Coulson's last job at Downing St was to line up his replacement
James Cusick is political correspondent of The Independent and The Independent on Sunday. As an experienced member of the lobby, he has previously worked at The Sunday Times and the BBC. His career as a journalist has been split between print and television, including senior positions as producer with Sir David Frost and at BBC Newsnight. He is also an award-winning golf and travel writer, working for over a decade as the UK contributing editor for one of the USA’s leading golf magazines. He broadcasts regularly for the BBC and CNN. He lives in London.
Wednesday 11 July 2012
Andy Coulson played a key role in ensuring that the BBC News editor Craig Oliver took over from him last year as David Cameron's communications director, the Leveson Inquiry learned yesterday.
The former News of the World editor, who is currently facing a perjury charge in Scotland and is still on bail in connection with Scotland Yard's investigation into phone hacking, texted Mr Oliver shortly after it was announced he was resigning from his Downing Street job.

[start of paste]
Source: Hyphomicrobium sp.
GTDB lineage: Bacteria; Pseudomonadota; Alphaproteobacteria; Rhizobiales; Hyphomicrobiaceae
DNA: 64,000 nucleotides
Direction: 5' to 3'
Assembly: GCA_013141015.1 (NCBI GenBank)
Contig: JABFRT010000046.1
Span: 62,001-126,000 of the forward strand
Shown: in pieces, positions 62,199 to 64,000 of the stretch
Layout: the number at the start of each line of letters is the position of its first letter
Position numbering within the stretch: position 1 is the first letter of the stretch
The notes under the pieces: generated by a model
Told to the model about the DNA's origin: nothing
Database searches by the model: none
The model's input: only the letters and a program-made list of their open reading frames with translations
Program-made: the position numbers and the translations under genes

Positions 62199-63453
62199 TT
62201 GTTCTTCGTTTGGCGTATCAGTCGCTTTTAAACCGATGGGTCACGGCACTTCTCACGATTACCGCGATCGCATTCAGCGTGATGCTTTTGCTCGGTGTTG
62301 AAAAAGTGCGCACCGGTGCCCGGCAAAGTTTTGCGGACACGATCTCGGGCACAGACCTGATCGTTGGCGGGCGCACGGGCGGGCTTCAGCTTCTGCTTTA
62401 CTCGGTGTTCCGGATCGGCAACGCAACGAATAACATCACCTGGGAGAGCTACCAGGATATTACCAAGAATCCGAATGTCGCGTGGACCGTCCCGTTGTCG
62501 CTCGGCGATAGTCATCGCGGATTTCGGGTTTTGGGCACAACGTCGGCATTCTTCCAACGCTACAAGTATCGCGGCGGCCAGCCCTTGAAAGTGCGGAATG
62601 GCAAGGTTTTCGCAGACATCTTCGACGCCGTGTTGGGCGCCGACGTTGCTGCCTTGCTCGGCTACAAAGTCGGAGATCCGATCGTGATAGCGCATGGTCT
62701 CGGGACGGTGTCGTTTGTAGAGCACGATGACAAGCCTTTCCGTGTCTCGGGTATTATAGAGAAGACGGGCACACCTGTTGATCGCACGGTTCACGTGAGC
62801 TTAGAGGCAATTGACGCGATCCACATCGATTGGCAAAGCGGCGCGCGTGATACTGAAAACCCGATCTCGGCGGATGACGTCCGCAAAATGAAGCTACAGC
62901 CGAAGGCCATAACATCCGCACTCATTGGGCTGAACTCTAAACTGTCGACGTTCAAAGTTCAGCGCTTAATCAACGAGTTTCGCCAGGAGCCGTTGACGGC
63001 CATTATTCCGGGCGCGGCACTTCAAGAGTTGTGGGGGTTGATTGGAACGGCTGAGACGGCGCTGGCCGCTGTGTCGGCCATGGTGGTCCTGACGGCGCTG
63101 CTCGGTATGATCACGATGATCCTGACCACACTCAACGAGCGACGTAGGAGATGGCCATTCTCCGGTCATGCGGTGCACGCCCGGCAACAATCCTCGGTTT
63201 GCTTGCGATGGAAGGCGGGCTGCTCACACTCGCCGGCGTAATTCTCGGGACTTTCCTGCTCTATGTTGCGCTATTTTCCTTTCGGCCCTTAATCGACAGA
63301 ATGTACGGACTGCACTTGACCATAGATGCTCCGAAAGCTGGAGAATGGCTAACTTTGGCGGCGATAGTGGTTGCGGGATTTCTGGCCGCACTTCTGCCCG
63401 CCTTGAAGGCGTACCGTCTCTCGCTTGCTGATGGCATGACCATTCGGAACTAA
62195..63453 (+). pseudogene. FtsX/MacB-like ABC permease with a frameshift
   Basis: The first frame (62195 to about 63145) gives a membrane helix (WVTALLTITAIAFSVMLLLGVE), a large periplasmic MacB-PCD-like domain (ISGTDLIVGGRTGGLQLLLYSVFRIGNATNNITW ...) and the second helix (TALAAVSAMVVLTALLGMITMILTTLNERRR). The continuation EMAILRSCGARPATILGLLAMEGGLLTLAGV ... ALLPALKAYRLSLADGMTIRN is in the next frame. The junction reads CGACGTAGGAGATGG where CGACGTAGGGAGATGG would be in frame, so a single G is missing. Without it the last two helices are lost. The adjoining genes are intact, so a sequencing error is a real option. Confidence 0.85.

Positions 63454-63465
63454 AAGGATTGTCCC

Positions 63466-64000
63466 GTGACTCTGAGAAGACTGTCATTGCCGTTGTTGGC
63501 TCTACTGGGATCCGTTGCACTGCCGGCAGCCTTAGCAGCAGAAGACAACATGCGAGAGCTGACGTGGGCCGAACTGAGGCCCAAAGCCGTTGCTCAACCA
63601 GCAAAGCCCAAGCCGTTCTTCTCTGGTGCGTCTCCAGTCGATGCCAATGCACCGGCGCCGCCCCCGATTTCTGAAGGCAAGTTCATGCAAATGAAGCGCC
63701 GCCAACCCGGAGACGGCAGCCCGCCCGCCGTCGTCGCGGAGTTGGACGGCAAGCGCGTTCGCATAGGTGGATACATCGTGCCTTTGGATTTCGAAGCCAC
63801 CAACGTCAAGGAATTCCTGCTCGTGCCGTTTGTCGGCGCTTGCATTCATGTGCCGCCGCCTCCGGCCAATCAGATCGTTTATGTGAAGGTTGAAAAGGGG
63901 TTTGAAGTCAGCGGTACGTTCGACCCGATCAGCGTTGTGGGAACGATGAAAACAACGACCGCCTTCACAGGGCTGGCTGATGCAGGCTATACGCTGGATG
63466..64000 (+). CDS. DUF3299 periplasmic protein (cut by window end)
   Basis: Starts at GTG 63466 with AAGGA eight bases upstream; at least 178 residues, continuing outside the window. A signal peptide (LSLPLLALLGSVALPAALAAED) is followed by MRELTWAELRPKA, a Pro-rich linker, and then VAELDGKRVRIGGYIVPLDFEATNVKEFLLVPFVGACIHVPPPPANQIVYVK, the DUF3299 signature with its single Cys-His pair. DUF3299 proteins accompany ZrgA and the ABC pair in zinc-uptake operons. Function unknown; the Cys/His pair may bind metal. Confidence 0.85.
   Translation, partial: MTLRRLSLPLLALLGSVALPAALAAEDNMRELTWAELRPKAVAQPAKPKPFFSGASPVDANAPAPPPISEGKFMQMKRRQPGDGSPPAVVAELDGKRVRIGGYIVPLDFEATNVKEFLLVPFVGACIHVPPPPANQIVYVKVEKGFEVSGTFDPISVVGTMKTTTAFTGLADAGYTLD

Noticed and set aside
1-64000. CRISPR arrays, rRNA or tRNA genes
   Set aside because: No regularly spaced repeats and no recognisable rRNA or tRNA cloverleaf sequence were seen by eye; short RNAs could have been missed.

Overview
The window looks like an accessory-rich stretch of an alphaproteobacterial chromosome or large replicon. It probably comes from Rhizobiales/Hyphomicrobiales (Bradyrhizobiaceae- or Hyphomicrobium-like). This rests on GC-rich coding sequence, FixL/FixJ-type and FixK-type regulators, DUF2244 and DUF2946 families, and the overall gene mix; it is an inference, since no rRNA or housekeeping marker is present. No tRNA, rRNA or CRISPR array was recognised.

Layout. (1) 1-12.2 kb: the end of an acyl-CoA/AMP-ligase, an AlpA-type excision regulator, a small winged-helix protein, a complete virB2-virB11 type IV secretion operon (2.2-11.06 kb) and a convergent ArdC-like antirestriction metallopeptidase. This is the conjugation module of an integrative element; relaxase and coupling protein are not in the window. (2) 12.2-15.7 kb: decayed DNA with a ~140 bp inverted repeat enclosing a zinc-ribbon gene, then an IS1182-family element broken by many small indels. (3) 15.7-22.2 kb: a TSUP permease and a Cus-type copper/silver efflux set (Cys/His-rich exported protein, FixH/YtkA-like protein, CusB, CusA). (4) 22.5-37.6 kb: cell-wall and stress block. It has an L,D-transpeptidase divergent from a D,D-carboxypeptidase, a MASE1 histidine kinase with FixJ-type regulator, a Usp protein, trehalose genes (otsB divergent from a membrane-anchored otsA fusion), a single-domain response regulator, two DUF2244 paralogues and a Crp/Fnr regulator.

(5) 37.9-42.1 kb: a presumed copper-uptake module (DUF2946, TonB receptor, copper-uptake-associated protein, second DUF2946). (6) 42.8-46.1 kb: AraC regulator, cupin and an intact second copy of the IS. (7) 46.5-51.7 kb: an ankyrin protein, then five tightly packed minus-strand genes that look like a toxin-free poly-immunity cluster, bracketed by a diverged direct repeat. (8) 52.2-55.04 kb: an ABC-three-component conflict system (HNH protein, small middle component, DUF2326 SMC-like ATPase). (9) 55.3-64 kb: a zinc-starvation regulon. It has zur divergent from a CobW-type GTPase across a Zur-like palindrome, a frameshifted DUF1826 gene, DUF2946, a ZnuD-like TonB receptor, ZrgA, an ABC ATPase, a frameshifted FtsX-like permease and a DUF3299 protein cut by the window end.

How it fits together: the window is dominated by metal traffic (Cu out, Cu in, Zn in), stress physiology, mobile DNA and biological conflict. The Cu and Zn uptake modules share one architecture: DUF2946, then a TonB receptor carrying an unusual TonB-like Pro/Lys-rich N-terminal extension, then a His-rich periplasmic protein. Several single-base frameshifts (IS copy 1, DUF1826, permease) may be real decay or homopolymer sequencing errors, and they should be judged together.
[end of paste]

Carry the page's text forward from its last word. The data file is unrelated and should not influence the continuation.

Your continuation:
In a written statement to the inquiry, Mr Oliver said he had received the text from Mr Coulson asking if he "would be interested in being considered for the [Downing St] role".
When he announced his resignation on 21 January last year, Mr Coulson said that " when a spokesman needs a spokesman it's time to move on".
However, it appears from the evidence Mr Oliver has given to the Inquiry that his final task was to help find his replacement. A few days after being texted by Mr Coulson, Mr Oliver was interview by the Chancellor, George Osborne, and then the Prime Minister.
The name of Downing Street's new communications boss was announced on 2 February, with Mr Oliver taking over at the end of the month.
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